Black Panther became a sensation overnight for telling a great story about characters whose stories deserve to be told.
Every once in a while, a movie comes along that becomes a political rallying point for those demanding representation on screen. This time, it happens to be a superhero comic book movie.
Black Panther, the latest effort from Disney and Marvel Studios, shows us a different kind of hero. Chadwick Boseman plays T’Challa, the newly appointed king of Wakanda. Wakanda is a fictional Afrofuturistic country that uses impossibly advanced technology to develop its own nation and hide from the rest of the world.
The movie first gained attention for featuring a near entirely black cast and for its portrayal of African culture. It not only gives the stage to heroes who deserve it, but let’s them play in a great story, too.
Ryan Coogler takes the directors chair for the third time here, and cements himself as one of most reliable young directors in the game. His first film Fruitvale Station received critical acclaim in the indie circuit, and Creed, a Rocky reboot of sorts, masterfully modernized the series. This is an essential step forward for Coogler in what will hopefully be a long career.
The movie spends its first act building up Wakanda, which is beautifully portrayed, albeit an uneven mixture of progress versus tradition. On one hand, the nation has mastered technology — our first glimpse of the setting comes when the characters fly a spaceship through an invisible dome that covers the entire nation, allowing us to drink in Rachel Morrison’s excellent cinematography.
But on the other hand, the country’s traditions remain primitive. When T’Challa steps up to claim the throne, he also becomes the Black Panther — a title passed down through generations that grants the holder superhuman strength and access to unlimited technology. But first there is a ceremony where any Wakandan can challenge T’Challa for the throne in one-on-one combat, which seems oddly out of sync with the country’s advancements.
But nonetheless, T’Challa claims the throne and its powers and embarks on several missions to keep Wakanda’s secret safe from the rest of the world. The movie’s greatest strength lies with its action sequences. T’Challa’s sister Shuri (scene stealer Letitia Wright) has cooked up numerous gadgets to use in combat, James Bond-style. Action scenes involve spears that can be charged up as cannons, cars driven remotely via simulation and a suit that stores up and explodes with kinetic energy.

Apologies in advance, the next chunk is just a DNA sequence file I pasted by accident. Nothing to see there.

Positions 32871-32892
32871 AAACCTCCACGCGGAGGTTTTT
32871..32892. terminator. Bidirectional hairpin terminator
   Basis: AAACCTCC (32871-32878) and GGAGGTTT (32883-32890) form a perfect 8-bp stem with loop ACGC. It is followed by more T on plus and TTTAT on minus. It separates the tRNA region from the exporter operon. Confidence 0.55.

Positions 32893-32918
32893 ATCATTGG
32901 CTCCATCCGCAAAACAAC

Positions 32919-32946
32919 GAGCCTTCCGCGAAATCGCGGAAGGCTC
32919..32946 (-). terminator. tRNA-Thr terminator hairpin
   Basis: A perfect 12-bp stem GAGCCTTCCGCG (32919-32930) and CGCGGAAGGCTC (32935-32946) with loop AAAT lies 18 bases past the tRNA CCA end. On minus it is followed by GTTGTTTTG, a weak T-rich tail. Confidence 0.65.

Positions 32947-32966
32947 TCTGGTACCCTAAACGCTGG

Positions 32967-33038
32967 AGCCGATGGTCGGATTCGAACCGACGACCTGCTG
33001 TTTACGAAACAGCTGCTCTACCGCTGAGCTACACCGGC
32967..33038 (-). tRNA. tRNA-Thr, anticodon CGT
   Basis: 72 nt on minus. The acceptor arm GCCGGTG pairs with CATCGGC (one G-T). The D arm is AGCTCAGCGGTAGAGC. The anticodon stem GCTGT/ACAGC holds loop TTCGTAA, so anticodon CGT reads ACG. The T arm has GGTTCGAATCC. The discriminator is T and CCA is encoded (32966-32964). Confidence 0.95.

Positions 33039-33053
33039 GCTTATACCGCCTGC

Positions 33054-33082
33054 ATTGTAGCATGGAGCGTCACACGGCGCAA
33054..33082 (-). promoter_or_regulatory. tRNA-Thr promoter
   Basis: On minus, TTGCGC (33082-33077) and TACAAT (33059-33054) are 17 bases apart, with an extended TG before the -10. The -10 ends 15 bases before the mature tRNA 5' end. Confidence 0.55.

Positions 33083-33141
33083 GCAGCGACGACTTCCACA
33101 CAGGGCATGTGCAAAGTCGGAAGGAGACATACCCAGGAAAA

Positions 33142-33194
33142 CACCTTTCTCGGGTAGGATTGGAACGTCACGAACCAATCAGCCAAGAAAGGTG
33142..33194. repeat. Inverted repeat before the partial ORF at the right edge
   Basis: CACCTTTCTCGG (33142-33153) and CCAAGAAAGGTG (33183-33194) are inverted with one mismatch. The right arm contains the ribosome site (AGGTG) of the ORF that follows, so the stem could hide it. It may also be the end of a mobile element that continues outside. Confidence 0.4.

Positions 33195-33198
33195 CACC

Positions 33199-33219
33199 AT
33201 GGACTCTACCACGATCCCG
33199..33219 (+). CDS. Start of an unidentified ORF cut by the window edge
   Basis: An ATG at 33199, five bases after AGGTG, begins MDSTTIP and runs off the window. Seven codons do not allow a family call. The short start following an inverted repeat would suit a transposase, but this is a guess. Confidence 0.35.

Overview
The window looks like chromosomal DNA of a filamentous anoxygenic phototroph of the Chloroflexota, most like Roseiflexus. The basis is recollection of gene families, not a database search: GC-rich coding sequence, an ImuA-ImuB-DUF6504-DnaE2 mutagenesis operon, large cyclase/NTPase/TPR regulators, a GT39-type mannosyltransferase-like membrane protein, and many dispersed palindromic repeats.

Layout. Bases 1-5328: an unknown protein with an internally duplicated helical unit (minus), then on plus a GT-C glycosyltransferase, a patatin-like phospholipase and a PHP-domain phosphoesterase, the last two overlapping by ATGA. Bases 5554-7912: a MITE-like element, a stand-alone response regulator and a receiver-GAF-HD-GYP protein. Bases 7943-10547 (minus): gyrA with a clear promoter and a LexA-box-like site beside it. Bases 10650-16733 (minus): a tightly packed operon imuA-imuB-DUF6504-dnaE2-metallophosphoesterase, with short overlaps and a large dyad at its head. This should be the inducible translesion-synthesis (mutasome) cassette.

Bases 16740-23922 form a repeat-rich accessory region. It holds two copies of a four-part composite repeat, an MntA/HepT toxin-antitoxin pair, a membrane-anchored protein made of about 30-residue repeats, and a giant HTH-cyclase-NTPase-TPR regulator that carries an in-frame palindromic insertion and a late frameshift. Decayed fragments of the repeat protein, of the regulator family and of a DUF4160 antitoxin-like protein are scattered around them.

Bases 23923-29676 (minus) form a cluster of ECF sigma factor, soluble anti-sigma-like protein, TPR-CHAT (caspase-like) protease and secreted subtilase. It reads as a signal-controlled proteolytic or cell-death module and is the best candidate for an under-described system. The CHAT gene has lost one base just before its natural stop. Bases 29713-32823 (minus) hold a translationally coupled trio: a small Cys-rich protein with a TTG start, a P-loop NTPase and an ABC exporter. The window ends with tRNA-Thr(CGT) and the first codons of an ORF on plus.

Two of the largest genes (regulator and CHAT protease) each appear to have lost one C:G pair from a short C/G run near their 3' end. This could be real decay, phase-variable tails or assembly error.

Boseman delivers a strong performance as the titular hero, though Michael B. Jordan undeniably walks away with the movie. He plays Eric Stevens, an American we first see robbing an art museum of pieces that are actually Wakandan. He grows into the role of the film’s villain, though comes from a very real, sympathetic place. He and T’Challa are exact opposites — one is privileged and knows his legacy, and the other lost everything at a young age. Once the two start clashing, it becomes a rare film where the villain might actually be right. It’s the mark of a great story (written by Coogler and Joe Robert Cole) to challenge its viewer in that way.
In a debut as sure-footed as this, the only real issue is its clearly rushed post-production phase — editors needed more time to clean up the CGI, which is noticeably weak at points. It can distract in big action scenes when a move looks entirely unrealistic.
The surrounding cast is great, too — Lupita Nyong’o plays a Wakandan spy who wants to leave her country behind to see the world, and Danai Gurira (The Walking Dead) plays Okoye, a fiercely traditionalist warrior who leads T’Challa’s all-female warrior squad.
The film is already a box office goliath – — it scored the fifth highest opening weekend in the country ever. To put that in perspective, the only films it didn’t beat are a couple of Star Wars movies, Jurassic World and the first Avengers – — so, a movie from the same series that featured about six more superheroes.
It’s successful not just because it’s a good movie about African-American characters and culture — it fully commits to showing depth and dimensionality to them as well. Wakanda forever. ••